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Veresen Tries Again for FERC OK to Build Jordan Cove LNG, Pacific Connector

The Jordan Cove Energy Project, the on-again, off-again liquefied natural gas (LNG) export facility proposed for Coos Bay, OR, and the companion Pacific Connector Gas Pipeline, are on again after sponsor Veresen Inc. refiled applications with FERC.

The Calgary-based operator said late Thursday it had filed with the Federal Energy Regulatory Commision for permission to construct and operate the 7.8 million metric ton/year terminal and the related 232-mile pipeline system that would carry gas to the facility from the Malin Hub in southern Oregon.

"Completing the pre-filing phase and submitting the formal applications to FERC is a major milestone for the projects," said CEO Don Althoff. "Our significant efforts to optimize the design to minimize its environmental footprint and accommodate landowner requests, as well as the support of our world-class LNG buyers, should result in the receipt of the positive regulatory decisions required to build Jordan Cove.”

Veresen had signaled in August that the refiling with FERC was imminent after the Commission last year rejected a long-standing application.Despite environmental protests, the operator secured Canadian gas supplies for the scheme in 2014 by obtaining a 25-year license from the National Energy Board to export 1.6 Bcf/d. However, FERC in March 2016 denied the first application, saying it failed to show that economic benefits outweighed adverse effects on the Oregon environment and landowners.

Veresen has since filled the benefits information gap by identifying LNG customers. Supply agreements have been announced with Japanese conglomerates -- the Itochu international trading empire and power utility JERA.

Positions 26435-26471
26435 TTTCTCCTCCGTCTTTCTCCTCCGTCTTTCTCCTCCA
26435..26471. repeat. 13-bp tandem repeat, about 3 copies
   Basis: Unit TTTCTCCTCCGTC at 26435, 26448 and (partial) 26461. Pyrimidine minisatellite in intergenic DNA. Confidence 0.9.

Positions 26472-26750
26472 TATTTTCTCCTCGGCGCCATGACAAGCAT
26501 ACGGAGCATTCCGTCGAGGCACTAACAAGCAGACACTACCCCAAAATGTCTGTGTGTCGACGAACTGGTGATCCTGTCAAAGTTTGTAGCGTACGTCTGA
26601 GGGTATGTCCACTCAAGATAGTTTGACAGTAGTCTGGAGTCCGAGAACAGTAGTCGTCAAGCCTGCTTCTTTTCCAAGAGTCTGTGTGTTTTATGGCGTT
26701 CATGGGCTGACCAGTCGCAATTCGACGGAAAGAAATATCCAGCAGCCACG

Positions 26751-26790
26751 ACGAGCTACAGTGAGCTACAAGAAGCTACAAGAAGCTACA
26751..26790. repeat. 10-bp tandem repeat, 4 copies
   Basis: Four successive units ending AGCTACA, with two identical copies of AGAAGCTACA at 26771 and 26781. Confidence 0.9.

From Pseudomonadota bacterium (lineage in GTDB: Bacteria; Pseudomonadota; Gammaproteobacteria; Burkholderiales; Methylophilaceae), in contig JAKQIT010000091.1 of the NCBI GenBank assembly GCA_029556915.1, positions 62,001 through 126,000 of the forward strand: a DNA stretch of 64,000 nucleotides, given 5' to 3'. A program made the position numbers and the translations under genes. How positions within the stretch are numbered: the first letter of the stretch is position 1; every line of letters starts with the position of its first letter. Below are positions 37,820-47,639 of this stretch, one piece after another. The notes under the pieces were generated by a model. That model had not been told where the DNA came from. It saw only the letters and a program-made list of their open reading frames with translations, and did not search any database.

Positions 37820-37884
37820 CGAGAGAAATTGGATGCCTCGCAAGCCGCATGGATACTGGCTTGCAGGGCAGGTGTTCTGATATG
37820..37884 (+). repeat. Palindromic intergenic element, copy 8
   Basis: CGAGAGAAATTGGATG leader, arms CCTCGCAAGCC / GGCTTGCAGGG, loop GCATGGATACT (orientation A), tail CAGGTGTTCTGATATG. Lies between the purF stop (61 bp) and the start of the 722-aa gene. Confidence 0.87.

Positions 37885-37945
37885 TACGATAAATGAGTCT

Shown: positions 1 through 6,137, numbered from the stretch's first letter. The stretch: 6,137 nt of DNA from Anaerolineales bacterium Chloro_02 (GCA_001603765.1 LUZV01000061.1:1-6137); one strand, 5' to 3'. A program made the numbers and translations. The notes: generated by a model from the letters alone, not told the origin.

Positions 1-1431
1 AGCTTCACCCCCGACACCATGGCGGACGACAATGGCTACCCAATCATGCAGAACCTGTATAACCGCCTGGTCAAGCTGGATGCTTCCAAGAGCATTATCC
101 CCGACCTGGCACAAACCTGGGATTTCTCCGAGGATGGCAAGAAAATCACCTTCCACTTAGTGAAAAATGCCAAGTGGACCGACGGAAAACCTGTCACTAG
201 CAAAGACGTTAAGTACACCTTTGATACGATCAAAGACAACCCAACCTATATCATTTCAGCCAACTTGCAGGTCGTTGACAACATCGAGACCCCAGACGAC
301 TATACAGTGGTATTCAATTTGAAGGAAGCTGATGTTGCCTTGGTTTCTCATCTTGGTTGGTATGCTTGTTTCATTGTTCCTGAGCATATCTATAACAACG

Veresen said it would continue to work with the community, tribal leaders, FERC and other agencies to advance the stalled project. The dual projects’ officials have conducted open houses, and FERC held a series of public scoping meetings in June to collect further public input.

According to Veresen, the application includes eliminating a 420 MW power plant. It also includes more than 50 route adjustments for Pacific Connector to optimize several water crossings to minimize environmental impacts using trenchless drilling techniques.

Total engineering, procurement and construction costs for the terminal and pipeline system are estimated at $10 billion. Additionally, the project is expected to generate around $60 million in annual property taxes, including $20 million from Pacific Connector in the counties through which the pipeline would traverse.

Veresen also noted the benefits for the workforce, indicating the project would require about 6,000 workers during construction and more than 200 permanent jobs once commissioned.

Jordan Cove and Pacific Connector have requested that FERC issue a draft environmental impact statement in 2018 and make a final decision on the project by the end of next year.

“This will position the project for a potential final investment decision in 2019 and an in-service date in 2024,” officials said.

“Jordan Cove has suffered from considerable opposition but now looks more likely to gain regulatory approval,” said Tudor, Pickering, Holt & Co. (TPH).

“Although it appears to be a more expensive project than others, it has the advantage of a lower shipping cost to Asia, potentially sourcing gas at a discount to Henry Hub and having 50% of its export volumes contracted.”

The total cost at $10 billion, or around $1,280/metric ton, “is double what a number of the U.S. Gulf Coast projects are targeting,” said TPH analysts. “We estimate that this will require a tolling fee $2/MMBtu higher than the U.S. Gulf of Mexico projects as a result.”

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